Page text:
This afternoon, the House Permanent Select Committee on Intelligence released a revised discussion draft version (text here) of the Cyber Intelligence Sharing and Protection Act, or CISPA — a piece of important cybersecurity legislation. We in the startup community raised concerns about the bill’s broadly defined terms, which posed a potential threat to innovation. Others even drew comparisons with SOPA and PIPA. In this draft, substantive changes have been made which, in our eyes, have significantly improved the bill.
We raised concerns — specifically around the inclusion of intellectual property, definitions around private and government information, and regulatory burdens for small business — directly with the Committee and with the office of Chairman Mike Rogers (R-MI). The Committee has taken into consideration our concerns as well as others from the community and has released a revised version of the bill. The new version preserves CISPA’s stated purpose of protecting networks and systems and preventing theft of information from these networks, while enhancing clarity around the focus of the bill.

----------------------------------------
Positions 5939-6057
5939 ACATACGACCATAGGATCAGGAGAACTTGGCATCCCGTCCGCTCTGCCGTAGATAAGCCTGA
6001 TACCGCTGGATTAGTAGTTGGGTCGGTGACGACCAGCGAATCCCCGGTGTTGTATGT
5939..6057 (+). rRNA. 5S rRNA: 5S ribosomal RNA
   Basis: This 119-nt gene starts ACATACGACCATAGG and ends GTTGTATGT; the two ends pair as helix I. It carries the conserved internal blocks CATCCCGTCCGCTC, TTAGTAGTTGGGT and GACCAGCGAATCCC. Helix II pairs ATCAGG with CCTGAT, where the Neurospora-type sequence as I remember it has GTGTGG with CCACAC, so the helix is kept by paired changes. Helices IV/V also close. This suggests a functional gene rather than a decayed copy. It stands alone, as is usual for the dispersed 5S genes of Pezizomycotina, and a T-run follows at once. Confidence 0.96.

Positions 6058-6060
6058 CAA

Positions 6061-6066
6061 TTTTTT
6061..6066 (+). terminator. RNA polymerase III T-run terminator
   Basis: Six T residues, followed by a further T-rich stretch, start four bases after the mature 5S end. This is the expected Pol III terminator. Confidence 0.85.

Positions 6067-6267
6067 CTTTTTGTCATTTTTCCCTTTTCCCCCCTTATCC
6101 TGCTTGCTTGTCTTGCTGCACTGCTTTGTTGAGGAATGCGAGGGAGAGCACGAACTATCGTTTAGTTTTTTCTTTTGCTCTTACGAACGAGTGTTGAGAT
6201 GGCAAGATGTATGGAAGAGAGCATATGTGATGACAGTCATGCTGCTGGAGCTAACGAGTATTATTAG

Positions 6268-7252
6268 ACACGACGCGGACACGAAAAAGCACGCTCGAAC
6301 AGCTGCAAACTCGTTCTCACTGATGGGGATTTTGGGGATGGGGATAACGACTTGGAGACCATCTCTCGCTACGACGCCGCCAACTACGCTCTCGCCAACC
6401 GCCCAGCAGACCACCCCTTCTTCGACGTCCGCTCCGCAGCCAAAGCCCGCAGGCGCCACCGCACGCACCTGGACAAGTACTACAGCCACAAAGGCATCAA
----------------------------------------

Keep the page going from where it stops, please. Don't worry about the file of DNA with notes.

The willingness of the Committee to work with those in our community was heartening. We were able to craft legislation that protects sensitive data — such as Research and Development and financial records — without including provisions that are harmful to technology startups.
Engine is committed to acting in the best interests of our community, and that includes protection of the critical infrastructure and networks upon which our companies are built. With these changes in place, Engine no longer opposes the legislation. We will continue to monitor CISPA through the amendment process to ensure that these changes stick so that our community is protected and innovation can thrive.